Russia and Canada experienced massive tree cover loss in 2011-2013, with annual losses in their northern forests equal to an area the size of Ireland, mostly due to forest fires, according to new satellite data from WRI’s Global Forest Watch.
Globally more than 18 million hectares of tree cover lost in 2013, but rates of loss in Indonesia showed signs of slowing.
We live in a world with more than 177,000 protected areas in more than 150 countries. Patrolling these large areas to document and crack down on harmful and often illegal activities requires resources lacking in many countries.
So how can we ensure that this extensive network of protected areas actually stays protected?
WASHINGTON (September 4, 2014)— Global Forest Watch, a dynamic online forest monitoring and alert system developed by the World Resources Institute with over 40 partners, has been selected as one of two winners of the Big D
Carbon dioxide (CO₂) emissions from human activities are now higher than at any point in our history. In fact, recent data reveals that global CO₂ emissions were 150 times higher in 2011 than they were in 1850.
How did we arrive at such an unprecedented—and precarious—state? Read on for a visual history of the world's carbon dioxide emissions.
Inventories of greenhouse gases prepared at the national level and at the corporate/facility level can complement each other and help decision-makers understand emission trends and inform mitigation activities, among other functions.
For further reading, see our op-ed in the Jakarta Post.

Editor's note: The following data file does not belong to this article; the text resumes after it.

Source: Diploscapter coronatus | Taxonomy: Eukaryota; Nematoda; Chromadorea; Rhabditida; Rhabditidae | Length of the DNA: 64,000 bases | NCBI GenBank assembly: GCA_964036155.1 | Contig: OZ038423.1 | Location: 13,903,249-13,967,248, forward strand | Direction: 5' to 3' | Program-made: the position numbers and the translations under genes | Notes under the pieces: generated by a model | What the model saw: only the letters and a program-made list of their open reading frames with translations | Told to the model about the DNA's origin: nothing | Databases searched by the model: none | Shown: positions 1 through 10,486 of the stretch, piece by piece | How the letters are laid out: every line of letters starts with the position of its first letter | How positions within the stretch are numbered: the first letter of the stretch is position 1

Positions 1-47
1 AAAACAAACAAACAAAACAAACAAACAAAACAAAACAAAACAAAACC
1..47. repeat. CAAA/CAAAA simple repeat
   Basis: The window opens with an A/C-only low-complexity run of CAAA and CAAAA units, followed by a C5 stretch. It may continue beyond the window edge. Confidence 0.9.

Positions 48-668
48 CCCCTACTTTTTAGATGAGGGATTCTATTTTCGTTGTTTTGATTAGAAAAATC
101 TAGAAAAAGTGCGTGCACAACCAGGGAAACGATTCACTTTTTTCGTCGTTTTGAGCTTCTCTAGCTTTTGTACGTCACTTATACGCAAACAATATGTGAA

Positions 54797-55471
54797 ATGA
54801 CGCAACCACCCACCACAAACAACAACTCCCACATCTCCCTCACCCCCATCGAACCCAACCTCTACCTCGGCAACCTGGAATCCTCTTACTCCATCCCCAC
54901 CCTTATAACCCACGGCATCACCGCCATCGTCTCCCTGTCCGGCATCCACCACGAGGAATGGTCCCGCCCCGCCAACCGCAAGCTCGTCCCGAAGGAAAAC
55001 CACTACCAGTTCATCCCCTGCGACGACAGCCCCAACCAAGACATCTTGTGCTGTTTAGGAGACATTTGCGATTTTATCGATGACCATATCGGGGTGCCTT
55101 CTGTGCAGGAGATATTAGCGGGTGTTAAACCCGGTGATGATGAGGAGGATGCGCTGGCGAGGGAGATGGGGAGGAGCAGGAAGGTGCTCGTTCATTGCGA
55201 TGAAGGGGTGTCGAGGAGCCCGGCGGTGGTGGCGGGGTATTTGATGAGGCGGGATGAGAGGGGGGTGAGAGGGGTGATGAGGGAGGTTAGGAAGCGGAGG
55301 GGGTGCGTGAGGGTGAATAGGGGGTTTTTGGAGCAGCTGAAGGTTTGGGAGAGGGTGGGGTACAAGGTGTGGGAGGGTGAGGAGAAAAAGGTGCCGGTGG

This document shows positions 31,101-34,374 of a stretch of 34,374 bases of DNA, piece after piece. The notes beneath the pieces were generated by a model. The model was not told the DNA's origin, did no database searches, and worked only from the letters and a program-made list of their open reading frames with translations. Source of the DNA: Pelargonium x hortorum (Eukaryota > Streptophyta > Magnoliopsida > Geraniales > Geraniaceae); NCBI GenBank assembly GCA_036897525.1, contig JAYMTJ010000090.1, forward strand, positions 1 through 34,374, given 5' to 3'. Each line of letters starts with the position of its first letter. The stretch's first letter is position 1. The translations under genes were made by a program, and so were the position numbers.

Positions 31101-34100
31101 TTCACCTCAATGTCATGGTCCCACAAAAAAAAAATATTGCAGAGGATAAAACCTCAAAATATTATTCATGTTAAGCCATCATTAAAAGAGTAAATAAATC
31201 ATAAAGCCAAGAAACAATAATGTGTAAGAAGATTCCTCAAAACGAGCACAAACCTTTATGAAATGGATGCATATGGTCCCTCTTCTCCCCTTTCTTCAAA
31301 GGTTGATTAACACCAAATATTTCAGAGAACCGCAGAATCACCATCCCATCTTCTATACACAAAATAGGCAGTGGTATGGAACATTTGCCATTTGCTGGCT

Less than four months ago, millions of people across Singapore, Malaysia and Indonesia were choking on the worst air pollution ever recorded in Southeast Asia as hundreds of fires burned across Sumatra. The fires caused serious damage, eliciting a public health emergency, closing schools and harming tourism and other businesses.
This week the Sultan of Brunei is hosting many of Asia’s heads of state for the 23rd Association of Southeast Asian Nations (ASEAN) Summit. Preventing new fires and haze are high on the agenda. Key decisions and actions are urgently needed from the presidents and prime ministers this week.
Water risks such as floods, scarcity and pollution are increasingly chipping into corporate bottom lines. The financial sector is taking notice--and taking action.
Calvert Investments asked Hanes Brands to evaluate its losses from cotton-supply shortages due to the 2011 US drought, determining that the company lost $5.2 billion.
This session will highlight the use of advanced technologies including satellite and geo data to improve water availability mapping for a target audience of water managers, policy makers and companies.
Moving beyond discussions of the water, food, energy nexus requires quantitative data analytics and visualization coupled with effective communications. Only through a rigorous evaluation of data supported by visualization tools can we develop long term strategies to address how water scarcity, food security and energy security.
The romantic notion of the Russian forest as an unbroken band of boundless wilderness is a myth. In reality, the taiga consists of fragments of wilderness, separated by areas affected---either directly or indirectly–--by modern land use.
Creating monitoring programs may seem easy, but actually isn’t. There are three primary impediments: money, credible data, and communication skills. We emphasize communication skills because the best data in the world is useless if it lies fallow.